Phenergan Drug Warning

Phenergan (Promethazine) Side Effects and Alternatives for Vomiting

A child who is fussy and vomiting shouldn't be given Phenergan
If your child is vomiting, why and why should you ot use Phenergan (promethazine)?. Photo by Getty Images

It can be very frustrating to take care of a vomiting child, both for parents and pediatricians. When your child is vomiting because he has strep throat or a simple stomach virus, it is easy to feel pressured to do something to keep him from getting dehydrated.

Phenergan (promethazine) is one medication doctors have used for a long time for vomiting, but has received recent warnings. What should you know about the side effects of Phenergan for children?

What other options are available?

Phenergan (Promethazine) for Vomiting

Phenergan (promethazine) is an "antiemetic" used for vomiting and is available as tablets, suppositories, injectables, or syrups. Though it comes in preparations that can be used by young children, it should never be used in children less than two years of age, and alternatives (see below) should be considered in children over the age of two due to potential adverse reactions.

Phenergan Side Effects and Warnings

There is not one but two major warning associated with the use of Phenergan.

One warning particularly important for children is the risk of respiratory depression, and is why the drug should never be used for children under the age of two. In 2005 a boxed warning was added to the drug by the FDA stating that the drug is contraindicated (should absolutely not be used) in children under the age of two and should be used cautiously in children over the age of two.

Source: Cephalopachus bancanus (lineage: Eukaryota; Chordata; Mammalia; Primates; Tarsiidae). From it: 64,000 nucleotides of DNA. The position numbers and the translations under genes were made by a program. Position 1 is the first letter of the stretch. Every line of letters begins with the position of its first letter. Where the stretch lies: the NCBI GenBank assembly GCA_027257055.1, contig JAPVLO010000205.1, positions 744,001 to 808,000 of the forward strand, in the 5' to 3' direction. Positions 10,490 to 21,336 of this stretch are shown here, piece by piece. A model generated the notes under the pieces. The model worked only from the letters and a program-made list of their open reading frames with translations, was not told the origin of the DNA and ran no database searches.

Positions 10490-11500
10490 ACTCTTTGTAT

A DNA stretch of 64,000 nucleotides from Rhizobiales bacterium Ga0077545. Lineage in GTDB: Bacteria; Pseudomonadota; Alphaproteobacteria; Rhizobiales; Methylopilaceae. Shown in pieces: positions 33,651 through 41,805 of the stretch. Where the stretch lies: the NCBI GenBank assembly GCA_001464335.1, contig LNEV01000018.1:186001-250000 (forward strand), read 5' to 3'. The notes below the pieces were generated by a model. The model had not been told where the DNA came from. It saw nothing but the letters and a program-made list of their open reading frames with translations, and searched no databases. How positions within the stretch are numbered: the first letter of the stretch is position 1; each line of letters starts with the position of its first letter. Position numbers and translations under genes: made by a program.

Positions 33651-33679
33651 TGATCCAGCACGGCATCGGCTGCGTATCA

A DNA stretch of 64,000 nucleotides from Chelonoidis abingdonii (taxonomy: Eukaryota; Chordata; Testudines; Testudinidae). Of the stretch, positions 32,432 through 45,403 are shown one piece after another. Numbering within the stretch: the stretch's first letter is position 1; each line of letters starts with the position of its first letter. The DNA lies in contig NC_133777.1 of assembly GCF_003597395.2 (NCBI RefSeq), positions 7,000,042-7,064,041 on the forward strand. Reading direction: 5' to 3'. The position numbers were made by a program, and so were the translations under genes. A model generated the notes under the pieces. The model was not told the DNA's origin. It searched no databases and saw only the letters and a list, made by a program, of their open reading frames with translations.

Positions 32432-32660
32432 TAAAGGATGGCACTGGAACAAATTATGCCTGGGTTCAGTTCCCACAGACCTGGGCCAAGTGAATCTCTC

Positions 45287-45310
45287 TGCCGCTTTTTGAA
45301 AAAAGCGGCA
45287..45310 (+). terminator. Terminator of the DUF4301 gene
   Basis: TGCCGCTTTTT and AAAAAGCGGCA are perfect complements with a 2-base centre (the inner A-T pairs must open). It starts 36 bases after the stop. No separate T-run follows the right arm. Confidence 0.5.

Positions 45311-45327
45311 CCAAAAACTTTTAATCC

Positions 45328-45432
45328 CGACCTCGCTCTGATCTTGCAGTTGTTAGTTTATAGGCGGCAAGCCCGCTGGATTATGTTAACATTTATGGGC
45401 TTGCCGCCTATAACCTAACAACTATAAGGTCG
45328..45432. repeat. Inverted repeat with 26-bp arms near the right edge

The warning was given after respiratory depression leading to apnea (lack of breathing) and cardiac arrest occurred in several children taking the drug. In addition to respiratory depression, the use of Phenergan has been associated with agitation, hallucinations, seizures, and dystonic reactions in children.

These side effects occurred at a wide variety of doses.

Even if your child does not have serious respiratory depression, drowsiness related to the medication can go against your goal with vomiting. If your child is sleeping, he isn't drinking fluids, and can become even more dehydrated.

In 2009 another warning was given for the use of Phenergan. In this one, injections of Phenergan were associated with tissue injury, sometimes giving rise to gangrene requiring amputation.

As a parent, learning of these warnings can be terrifying, but there are alternatives available which appear to be much safer.

Alternatives To Phenergan

It's hard to see your child vomiting, and dehydration can be serious, but there are many alternatives to the use of Phenergan. These include both things you can do yourself at home and different medications.

Home measures (discussed below) can be very helpful and are recommended by the World Health Organization. If your child is becoming dehydrated, the use of medications or hospitalization for intravenous fluids should also be considered. Learn about how to determine if your child is dehydrated, and if so, how severe it may be. With mild dehydration your child may act thirsty and have a dry mouth.

With moderate or severe dehydration you may notice fewer wet diapers, sunken eyes, a lack of tears when she cries, and listlessness.

Home Remedies for Vomiting in Children

The first alternative to Pherergan for vomiting is to try out the home remedies you have at your disposal.